Lastly—and again this leads me to wonder if Bethany-Kris isn’t more comfortable with MM—the anal sex. I have no problem with this being included. Heck, change it up on occasion. Great. But the way it was build up as being something special and momentous irritated me. The way her giving him her ass is somehow more meaningful than any of the previous sex, like it’s a culminating act, felt contrived and pointlessly titillating. Plus, I knew with 100% certainty that was going to happen as soon as he mentioned it in the first sex scene. So, it was disappointedly predictable, not taboo and exciting in any fashion. 

All in all, as much as I like a good erotic book, the sex in this one often rubbed me the wrong way (pun intended). But I generally enjoyed the book.

Review of Guns n’ Boys (Guns n’ Boys #1.1), by K.A. Merikan

Guns N' Boys I downloaded a copy of K. A. Merikan‘s Gun’s N’ Boys from the Amazon free list.

Description from Goodreads:
 Love is sour like a Sicilian lemon.

The Family is always right. 
The Family doesn’t forget. 
The Family pays for blood in blood. 

Domenico Acerbi grew up in the shade of Sicilian lemon trees ready to give his life for the Family. Ready to follow orders and exceed expectations. A proud man of honor.
When Seth, the younger son of the Don is kidnapped, it’s Domenico who is sent to get him back. The man he finds though, is not the boy he knew all those years ago. Lazy, annoying, spoiled, and as hot as a Sicilian summer.

Seth Villani wants nothing to do with the mafia. Unfortunately, he doesn’t get a say when the Family pulls him right back into its fold after his mother’s death. Thrown into a den of serpents otherwise known as the Villani Family, Seth has to find a way to navigate in the maze of lies. But when Domenico Acerbi, the most vicious snake of them all, sinks his fangs into Seth, the venom changes into an aphrodisiac that courses through Seth’s veins.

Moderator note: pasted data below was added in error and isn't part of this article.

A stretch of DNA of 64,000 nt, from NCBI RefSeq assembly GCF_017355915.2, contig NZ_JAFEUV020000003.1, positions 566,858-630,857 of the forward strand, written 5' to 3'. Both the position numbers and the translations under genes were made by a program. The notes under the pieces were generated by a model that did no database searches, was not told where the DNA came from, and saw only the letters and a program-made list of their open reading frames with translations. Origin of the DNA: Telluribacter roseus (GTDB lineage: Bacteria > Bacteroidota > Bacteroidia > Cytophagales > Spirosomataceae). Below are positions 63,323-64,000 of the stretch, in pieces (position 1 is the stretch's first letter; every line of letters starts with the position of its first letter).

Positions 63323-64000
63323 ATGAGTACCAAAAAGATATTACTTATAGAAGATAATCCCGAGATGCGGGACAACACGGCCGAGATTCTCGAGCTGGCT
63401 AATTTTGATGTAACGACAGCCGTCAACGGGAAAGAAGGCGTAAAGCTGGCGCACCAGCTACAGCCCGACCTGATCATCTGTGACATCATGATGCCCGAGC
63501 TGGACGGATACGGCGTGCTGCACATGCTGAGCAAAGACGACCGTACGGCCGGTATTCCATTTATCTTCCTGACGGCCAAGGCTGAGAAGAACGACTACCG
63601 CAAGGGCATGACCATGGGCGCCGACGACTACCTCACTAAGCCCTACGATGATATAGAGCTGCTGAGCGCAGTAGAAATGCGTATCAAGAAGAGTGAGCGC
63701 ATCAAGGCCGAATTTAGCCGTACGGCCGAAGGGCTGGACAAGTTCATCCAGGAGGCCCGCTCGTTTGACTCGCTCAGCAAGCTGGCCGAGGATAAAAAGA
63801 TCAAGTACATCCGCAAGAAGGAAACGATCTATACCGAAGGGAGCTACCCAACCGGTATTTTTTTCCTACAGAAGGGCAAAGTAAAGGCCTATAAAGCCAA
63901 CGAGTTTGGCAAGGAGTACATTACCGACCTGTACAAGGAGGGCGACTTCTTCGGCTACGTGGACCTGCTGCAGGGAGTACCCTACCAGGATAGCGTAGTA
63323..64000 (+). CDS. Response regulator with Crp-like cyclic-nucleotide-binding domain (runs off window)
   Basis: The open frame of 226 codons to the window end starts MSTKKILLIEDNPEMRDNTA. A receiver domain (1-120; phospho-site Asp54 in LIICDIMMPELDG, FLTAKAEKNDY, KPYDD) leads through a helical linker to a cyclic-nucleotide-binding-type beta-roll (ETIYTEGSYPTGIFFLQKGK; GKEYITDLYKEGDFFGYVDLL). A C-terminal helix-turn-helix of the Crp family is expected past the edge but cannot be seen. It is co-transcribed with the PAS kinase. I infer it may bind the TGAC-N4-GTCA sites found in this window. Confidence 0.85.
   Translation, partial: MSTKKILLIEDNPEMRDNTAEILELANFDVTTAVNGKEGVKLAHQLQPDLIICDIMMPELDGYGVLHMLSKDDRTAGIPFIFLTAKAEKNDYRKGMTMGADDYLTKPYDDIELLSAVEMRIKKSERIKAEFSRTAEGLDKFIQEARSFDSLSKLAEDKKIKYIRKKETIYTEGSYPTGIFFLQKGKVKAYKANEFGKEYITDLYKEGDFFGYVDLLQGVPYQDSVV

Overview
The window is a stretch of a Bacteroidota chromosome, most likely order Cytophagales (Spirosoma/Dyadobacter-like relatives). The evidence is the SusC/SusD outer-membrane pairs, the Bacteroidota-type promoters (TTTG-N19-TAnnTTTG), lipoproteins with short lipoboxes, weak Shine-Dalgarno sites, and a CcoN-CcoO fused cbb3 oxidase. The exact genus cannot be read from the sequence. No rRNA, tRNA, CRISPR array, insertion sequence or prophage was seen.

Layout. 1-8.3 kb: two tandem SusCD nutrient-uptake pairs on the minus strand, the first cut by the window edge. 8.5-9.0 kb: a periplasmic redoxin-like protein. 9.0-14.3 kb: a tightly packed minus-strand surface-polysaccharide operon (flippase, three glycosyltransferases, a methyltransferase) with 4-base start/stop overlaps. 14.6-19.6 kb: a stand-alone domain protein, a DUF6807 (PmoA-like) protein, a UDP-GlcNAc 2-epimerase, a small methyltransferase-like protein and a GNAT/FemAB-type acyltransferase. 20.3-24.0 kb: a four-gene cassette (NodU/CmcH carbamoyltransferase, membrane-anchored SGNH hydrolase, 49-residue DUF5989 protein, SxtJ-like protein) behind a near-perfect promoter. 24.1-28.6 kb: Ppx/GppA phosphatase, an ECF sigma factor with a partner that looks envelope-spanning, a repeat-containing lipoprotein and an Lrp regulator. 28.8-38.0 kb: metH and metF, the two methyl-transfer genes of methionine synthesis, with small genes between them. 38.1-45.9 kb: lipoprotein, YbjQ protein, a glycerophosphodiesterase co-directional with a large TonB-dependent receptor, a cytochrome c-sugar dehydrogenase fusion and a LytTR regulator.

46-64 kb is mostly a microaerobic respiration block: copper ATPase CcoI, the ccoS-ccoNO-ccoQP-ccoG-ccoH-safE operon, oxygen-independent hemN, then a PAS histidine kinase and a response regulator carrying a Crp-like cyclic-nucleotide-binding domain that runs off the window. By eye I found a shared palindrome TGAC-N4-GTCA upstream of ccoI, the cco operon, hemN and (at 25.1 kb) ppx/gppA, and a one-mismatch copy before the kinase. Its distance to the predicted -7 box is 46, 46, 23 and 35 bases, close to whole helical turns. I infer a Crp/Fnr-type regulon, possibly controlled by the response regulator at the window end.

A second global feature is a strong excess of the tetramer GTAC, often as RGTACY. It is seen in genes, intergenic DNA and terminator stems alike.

Domenico knows his life is about to change when he gets the order to train Seth up to the role of future Don. Seth isn’t made for it. He isn’t even made. But a man Domenico knows he would never have to fear might just be someone he’s always needed.

If Seth is doomed to follow in his father’s footsteps, he might as well enjoy himself—with the most intoxicating man he’s ever met. Maybe he can even fool himself into believing that Domenico isn’t a handsome sociopath who kills for a living.

 Review:
If I was going to use ratings I would call this a 2.5, but I’d round up for being well enough written. My problem with it was that I expected some gritty Mafia action, with a hot sex on the side. What I got was almost literally just two men in a room fucking and fighting. It wasn’t even physical fighting for the most part, just bickering like kids. Sure some of the sex was hot and, to be fair, they occupationally went and fucked or fought in a park or a new apartment, but after 300+ pages of it I just got bored.

The Mafia played almost no part in the book beyond a device to force them together and you never learn the reasons behind the decision that led to the events. No doubt you will in future books, but I won’t be bothering with them. So I’ll never know.